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  15. Here's the thing; that is WAY out of our budget for gifts (though we are paying for gifts for our attendants out of our own respective pockets), and pocket watches just seem like not that great of an idea to me on several other levels...

    In this instance your opinion shouldn't have any say. It's his groomsmen, his money, his decision. Not yours. He wants the pocket watches, let him get the pocket watches, if anything, help him find some at a more affordable price.

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  16. ESB, I love it when you use your typing fingers to make words.

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  17. @Katie D. HEARTSSSSSSSSSSSSSSSSSSSSS

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  18. We got our groomsmen pocket watches for about $40 on Amazon. It may be a bit pricey, but they're awesome and they boys' faces all lit up. They're timeless, a cool accessory and remind them of the fun they had with us. And, ahem, they last.

    Besides, are you letting him have a hefty say in what you choose for your side? Maybe agreeing on a price is a good thing, but maybe being cheap for your friends isn't.

    If he wants to be uber generous, let him be. Maybe he's figured out a way to pay for it.

    And if you're sticking to your $15 budget for your side, be thoughtful. Be considerate. Be sentimental.

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  19. ummm... wait until you finish college, really.

    Don't get me wrong, I'm American, but I live abroad and I just have to say that I find it crazy how young people get married in the States, people in Europe tend to wait later and are together longer before getting married, and guess what? Marriages last longer here!

    also, let him get the bloody watches.

    Ok, my two pence. out.

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  20. Let the poor guy give his menfolk pocket watches. It's a cool idea, he gets input, and they'll appreciate it. You can go to Claire's if you want for your gifts, but let him have his day.

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  21. Am I the only one who thinks wedding party gifts are optional?

    Look, being in a wedding is generally expensive and time consuming but you do it out of love. Still, as part of the wedding party, I would rather NOT receive a gift than get some $15 cheap thing someone thought up in a last ditch effort to be appropriate. I do not like gifts for gifts sake.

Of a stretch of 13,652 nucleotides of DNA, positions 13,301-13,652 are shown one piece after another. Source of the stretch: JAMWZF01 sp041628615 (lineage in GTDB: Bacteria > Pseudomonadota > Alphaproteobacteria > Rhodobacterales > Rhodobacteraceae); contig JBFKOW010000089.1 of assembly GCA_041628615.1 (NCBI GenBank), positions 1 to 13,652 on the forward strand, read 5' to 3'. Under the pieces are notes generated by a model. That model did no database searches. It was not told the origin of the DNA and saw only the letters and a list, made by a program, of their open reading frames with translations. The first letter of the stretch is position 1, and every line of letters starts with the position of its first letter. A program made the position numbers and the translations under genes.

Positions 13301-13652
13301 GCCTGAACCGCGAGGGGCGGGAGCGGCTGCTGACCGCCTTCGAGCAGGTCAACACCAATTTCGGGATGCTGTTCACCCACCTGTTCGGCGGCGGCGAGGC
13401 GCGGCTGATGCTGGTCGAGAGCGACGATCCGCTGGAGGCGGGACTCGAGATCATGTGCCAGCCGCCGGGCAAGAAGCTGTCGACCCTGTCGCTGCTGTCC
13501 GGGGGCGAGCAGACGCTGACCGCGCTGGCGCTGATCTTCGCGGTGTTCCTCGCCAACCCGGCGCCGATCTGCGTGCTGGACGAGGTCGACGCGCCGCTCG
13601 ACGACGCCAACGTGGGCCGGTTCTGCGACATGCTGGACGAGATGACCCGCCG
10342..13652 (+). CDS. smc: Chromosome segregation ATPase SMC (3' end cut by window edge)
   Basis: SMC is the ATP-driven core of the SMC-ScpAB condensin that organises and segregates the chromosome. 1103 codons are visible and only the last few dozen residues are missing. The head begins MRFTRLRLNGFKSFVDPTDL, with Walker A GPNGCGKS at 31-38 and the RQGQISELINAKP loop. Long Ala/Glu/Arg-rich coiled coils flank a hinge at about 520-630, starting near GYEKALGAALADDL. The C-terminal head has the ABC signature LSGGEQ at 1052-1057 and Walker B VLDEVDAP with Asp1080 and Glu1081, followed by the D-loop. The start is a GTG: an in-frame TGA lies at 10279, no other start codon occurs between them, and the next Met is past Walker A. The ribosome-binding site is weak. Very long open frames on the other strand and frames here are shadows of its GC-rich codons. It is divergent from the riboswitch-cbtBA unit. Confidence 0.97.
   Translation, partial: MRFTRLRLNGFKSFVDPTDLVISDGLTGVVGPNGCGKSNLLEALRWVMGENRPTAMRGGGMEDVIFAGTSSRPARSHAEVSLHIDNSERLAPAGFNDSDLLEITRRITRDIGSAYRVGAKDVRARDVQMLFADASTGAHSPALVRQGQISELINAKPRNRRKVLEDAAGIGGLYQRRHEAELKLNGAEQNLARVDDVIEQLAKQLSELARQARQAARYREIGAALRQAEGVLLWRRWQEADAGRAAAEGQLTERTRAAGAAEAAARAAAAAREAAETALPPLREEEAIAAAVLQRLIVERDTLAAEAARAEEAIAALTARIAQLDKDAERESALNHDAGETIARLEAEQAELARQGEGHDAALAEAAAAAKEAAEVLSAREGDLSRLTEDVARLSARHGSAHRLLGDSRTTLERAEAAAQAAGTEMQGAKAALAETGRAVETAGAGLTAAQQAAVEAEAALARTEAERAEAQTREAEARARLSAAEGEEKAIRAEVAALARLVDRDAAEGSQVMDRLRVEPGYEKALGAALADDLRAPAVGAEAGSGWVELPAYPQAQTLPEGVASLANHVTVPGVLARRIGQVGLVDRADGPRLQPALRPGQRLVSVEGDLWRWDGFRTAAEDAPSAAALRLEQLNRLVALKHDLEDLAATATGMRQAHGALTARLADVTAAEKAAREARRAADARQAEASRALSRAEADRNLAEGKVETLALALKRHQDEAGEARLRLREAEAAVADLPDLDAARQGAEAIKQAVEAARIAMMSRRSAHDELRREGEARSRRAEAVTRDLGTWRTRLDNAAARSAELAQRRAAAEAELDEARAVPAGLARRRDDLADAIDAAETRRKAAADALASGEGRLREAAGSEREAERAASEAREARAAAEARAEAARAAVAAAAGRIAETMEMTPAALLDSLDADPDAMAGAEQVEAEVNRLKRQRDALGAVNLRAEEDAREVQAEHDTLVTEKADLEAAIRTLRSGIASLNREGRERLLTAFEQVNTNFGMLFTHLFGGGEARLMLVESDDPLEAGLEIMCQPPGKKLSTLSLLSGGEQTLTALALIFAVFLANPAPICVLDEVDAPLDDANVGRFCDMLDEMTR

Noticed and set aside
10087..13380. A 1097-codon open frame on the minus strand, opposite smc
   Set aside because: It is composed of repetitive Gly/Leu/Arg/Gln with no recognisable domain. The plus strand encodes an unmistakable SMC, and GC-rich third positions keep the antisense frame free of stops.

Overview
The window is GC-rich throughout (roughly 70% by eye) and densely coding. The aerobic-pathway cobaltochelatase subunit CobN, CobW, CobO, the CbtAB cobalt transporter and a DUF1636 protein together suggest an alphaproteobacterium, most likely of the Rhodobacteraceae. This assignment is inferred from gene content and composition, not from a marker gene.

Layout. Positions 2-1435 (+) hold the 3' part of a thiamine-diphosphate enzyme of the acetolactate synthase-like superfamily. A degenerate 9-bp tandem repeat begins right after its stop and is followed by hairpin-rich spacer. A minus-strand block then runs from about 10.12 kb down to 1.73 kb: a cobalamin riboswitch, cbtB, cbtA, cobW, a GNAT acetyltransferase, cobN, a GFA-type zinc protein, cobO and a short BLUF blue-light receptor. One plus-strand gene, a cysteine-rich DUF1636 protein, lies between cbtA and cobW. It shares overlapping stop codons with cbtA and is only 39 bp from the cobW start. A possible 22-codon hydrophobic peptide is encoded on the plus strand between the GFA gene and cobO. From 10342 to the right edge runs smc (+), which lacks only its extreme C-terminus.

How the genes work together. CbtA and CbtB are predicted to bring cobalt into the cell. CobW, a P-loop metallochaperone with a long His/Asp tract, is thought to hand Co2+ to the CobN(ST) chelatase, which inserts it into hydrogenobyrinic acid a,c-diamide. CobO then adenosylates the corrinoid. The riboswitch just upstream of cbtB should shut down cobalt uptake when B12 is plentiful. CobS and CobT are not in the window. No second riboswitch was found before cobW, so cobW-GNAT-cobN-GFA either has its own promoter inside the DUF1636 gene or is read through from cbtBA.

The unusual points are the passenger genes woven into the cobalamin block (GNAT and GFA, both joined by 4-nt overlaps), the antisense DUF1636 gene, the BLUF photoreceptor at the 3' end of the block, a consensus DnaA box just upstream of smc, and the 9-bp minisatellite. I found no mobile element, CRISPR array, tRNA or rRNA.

But maybe I'm just trying to assuage my own guilt? I definitely didn't get my sister a gift for standing up with me. I did, however, let her pick out her own dress, didn't make her do anything weird, and refrained from yelling at her when she was late to every single wedding related thing. And I sent her a very emotional thank you note afterwards.

    Being nice and appreciative is a gift in and of itself, I think.

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  22. I would never presume to tell you that you are too young to get married.

    However, I will tell you that weddings are expensive as shit and if you cannot afford the wedding you want, maybe you should get married but put off the party. Assuming that's not going to happen, scaling back on attendants before scaling back on thanking them might be a better idea. $40 for a gift is NOT a lot of money.

    You don't have a lot of cash? Neither do your attendants. They will be paying for clothing and accessories, gifts for you, travel, bachelor(ette) parties and other various things - all for you.

    If all of this is a moot point, I'll tell you what my fiance did: we did not have attendants but MK wanted to thank all of the guys in his life. He arranged a secret midnight meeting at a chapel in the woods (we got married at a summer camp) where he thanked them and read a poem and gave them all arrowheads. I heard that it was very raw and emotional - I'm sure all of them value it more than a $15 gift.

    But, again, $40 is not much for a gift so if your fiance wants to spend it, he should.

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  23. Oh, and if you are of the Tom and Lorenzo school of fashion thought (which I am), platforms are not to be worn with gowns.